Here's the newly-unveiled European Commission action plan to address the threat of increasing antimicrobial resistance. The plan calls for better control of antibiotic use in both human and animal medicine, for exploration of alternatives to antibiotics, for international surveillance of the resistance problem, and for public/private support for the development of new antibiotics. That's the key issue. It's difficult to get industry interested in developing the new drugs because, as the action plan pithily puts it:
"Developing new, effective and safe antibiotics is more and more scientifically difficult and costly. Restrictions on the use of antibiotics deter investment. Pricing structure does not reward utility. The majority of antibiotics are administered for short periods. Generics take an increasing share of the antibiotic market."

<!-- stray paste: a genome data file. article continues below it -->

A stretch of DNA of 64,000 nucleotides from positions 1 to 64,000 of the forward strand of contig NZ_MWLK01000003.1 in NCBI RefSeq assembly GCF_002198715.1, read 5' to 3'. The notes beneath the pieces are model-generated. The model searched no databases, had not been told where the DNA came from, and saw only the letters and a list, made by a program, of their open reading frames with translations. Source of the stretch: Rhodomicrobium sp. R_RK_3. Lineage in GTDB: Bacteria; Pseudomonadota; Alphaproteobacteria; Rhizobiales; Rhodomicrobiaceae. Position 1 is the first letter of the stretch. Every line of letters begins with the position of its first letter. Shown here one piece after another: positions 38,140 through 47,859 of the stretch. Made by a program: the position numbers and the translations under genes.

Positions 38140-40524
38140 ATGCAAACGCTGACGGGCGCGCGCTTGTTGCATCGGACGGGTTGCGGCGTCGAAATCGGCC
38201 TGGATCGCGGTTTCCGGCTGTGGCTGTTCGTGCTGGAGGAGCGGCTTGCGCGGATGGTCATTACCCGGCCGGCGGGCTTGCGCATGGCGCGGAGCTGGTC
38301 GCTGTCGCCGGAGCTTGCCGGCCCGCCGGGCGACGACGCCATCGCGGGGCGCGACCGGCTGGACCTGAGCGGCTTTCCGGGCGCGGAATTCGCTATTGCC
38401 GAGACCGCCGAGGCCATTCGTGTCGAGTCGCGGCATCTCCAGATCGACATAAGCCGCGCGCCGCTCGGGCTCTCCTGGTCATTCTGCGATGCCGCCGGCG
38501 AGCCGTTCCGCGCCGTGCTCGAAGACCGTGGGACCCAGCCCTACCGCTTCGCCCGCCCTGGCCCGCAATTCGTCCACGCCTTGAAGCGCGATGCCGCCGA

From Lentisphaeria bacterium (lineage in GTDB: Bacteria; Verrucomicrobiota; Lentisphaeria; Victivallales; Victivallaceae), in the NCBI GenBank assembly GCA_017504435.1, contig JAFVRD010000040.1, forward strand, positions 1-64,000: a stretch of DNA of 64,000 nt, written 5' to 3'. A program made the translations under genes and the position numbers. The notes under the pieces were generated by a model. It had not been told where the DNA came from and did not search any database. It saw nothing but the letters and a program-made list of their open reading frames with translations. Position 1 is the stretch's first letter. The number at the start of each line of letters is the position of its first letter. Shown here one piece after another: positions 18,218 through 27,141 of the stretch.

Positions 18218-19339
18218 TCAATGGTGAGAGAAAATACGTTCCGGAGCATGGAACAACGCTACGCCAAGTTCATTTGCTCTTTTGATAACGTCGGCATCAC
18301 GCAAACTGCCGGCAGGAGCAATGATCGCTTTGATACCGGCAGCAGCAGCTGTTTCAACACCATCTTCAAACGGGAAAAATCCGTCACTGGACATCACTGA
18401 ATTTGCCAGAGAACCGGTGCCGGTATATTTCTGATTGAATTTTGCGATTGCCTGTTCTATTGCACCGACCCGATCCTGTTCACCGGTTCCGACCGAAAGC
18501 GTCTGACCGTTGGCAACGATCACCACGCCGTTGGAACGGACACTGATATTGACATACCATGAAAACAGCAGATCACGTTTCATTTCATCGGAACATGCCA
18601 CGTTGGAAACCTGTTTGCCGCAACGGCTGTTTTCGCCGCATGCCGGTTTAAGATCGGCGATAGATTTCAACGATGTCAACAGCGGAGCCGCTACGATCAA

In the US, Senators Blumenthal and Corker have introduced their bipartisan Generating Antibiotic Incentives Now ("GAIN") act. The plan is to reward manufacturers of new antibiotics with longer time on-patent. This approach has the political advantage of not costing the government much up front, but it may miss the mark. The difficulty is that the responsible plan for using any effective new antibiotic will likely involve not using it, so that it retains its potency and is taken off the shelf only to defeat multiply-resistant superbugs. That means the new product will not be flying off the shelves, so it's not clear how valuable a lengthier patent exclusivity period will be to the drug developer. Governments may have to make more direct payments to industry to encourage antibiotic development; or they may have to do the R&D themselves.